The method of choice in the diagnosis of amoebic dysentery is stool examination. This must be carried out at least three times, on three consecutive days, to ensure proper detection of amoebae. Both amoeba cysts and trophozoites can be detected in the stool with the aid of a microscope.
With this examination method, however, it must be taken into account that trophozoites are very short-lived. For this reason they can only be detected within a time window of about 10 to 15 minutes. In addition, a blood test should be performed if an amoeba infection is suspected.
However, this examination method is rather unsuitable for the detection of the actual infection. Only the effects of amoeba infestation, for example dehydration due to severe diarrhoea or changes in liver values in amoebic liver cysts, can be shown in this way. Various imaging techniques (ultrasound, computer tomography, magnetic resonance imaging) can also be used to visualise a possible liver abscess.
The treatment of amoeba infection depends on both the form and the severity of the disease. So-called contact amoebicides (for example diloxanide furoate) remain only in the intestine. They are mainly used to treat asymptomatic amoeba carriers.
In addition, these drugs can be used for the after-treatment of intestinal amoebic dysentery. Tissue amoebicides (e.g. dehydroemetin), on the other hand, also enter the bloodstream and can therefore be used to treat extraintestinal amoebic dysentery. Because of the potentially serious side effects of these drugs, they are now only used in cases of severe disease.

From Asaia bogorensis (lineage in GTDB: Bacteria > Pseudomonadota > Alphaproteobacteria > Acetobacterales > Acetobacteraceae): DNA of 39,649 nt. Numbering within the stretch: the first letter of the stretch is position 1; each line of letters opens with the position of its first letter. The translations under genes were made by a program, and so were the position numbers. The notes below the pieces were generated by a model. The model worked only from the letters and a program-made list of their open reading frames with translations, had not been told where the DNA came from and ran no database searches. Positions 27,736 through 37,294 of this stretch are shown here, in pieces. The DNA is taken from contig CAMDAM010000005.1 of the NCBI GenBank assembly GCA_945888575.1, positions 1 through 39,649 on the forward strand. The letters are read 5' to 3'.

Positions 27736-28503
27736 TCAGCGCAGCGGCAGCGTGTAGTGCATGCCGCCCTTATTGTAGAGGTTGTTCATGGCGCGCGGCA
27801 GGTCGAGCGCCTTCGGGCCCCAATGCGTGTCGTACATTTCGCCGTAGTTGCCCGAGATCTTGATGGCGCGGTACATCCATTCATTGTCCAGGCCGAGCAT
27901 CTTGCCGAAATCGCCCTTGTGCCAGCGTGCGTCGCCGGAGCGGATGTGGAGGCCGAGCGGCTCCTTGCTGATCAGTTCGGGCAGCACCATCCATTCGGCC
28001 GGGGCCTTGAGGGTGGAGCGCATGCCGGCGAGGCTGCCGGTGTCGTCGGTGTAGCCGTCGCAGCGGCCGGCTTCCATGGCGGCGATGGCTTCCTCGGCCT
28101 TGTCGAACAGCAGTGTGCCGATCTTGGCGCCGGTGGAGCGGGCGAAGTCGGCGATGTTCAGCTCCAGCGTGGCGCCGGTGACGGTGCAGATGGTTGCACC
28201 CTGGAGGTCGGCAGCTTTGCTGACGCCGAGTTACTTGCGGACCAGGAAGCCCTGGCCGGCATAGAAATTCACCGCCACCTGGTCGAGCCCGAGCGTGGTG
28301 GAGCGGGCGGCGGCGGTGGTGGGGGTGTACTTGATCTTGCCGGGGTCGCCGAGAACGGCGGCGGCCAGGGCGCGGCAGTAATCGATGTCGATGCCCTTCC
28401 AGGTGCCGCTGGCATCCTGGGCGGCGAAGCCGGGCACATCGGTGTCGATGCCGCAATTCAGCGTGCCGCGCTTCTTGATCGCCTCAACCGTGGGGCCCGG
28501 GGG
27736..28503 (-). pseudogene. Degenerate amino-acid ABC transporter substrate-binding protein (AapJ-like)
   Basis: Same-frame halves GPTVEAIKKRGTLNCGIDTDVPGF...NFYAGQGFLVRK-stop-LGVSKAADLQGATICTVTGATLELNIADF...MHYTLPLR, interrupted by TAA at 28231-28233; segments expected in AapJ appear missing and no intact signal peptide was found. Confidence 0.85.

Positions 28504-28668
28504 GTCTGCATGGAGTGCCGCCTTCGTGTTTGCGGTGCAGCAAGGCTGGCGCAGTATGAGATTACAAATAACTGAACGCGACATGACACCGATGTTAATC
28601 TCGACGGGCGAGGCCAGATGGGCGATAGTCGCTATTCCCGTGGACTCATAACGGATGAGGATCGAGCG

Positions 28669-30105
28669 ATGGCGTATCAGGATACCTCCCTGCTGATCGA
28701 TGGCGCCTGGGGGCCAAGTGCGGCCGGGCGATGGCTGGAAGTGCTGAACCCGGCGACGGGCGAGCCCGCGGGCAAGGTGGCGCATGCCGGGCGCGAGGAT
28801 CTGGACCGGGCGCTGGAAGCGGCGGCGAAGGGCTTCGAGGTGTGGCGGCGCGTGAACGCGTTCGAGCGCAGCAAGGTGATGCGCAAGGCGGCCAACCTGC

Alternatively, contact and tissue amoebicides can be administered. These drugs used to treat amoebic dysentery remain in the intestine and can also enter the bloodstream. For this reason, both the intestinal and the extraintestinal form of amoebic dysentery can be treated in this way. In addition, a patient suffering from amoebic dysentery must ensure a sufficient fluid intake. Otherwise dehydration can quickly occur due to the severe, watery diarrhoea.
When staying in tropical or subtropical regions, it is recommended to take certain safety measures. In this way, the risk of an amoeba infection can be reduced as much as possible. Drinking water should always be boiled or sterilized by filtration before consumption.
The consumption of salads should be completely avoided in the affected regions. Furthermore, fruit should never be eaten unpeeled. For this reason only peelable fruit should be eaten. In general, it should be noted that the change of diet should always be done slowly and carefully.
Amoeba infection in the eye
An amoeba infection may not only affect the gastrointestinal tract, but also the eye. Corneal inflammation is usually caused by bacterial pathogens. Infection by viral pathogens or fungi is less common, but can still occur.
According to the latest findings, however, amoebae can also cause inflammatory processes in the eye, more precisely in the corneal area. Especially an inflammation in the eye caused by amoebae (so-called acanthamoebae) can be very dangerous. The reason for this is the fact that the causative amoebae penetrate the cornea and in this way can also cause inflammation in the entire eye.
As a result, those affected can even go completely blind. The symptoms of an amoeba infection in the eye are quite unspecific, especially at the beginning. Affected persons usually first notice a pronounced redness and increased lacrimation.
In addition, vision can be severely impaired right from the start. Affected patients usually report that their vision is no longer sharp but increasingly blurred. Only in the course of the disease does severe pain typically occur.
At this point it can be assumed that the nerve cells in the eye have already been damaged by the causative parasites. It is precisely this delayed onset of pain symptoms that allows a distinction to be made between bacterial corneal inflammation and amoeba infection. If the inflammatory processes are caused by bacterial pathogens, the pain usually occurs much earlier. Since the inflammation in the eye caused by amoebae is a serious disease pattern, comprehensive diagnostics must be initiated at the first suspicion. Only by prompt identification of the causative parasites and rapid initiation of appropriate treatment can permanent impairment of visual performance be avoided.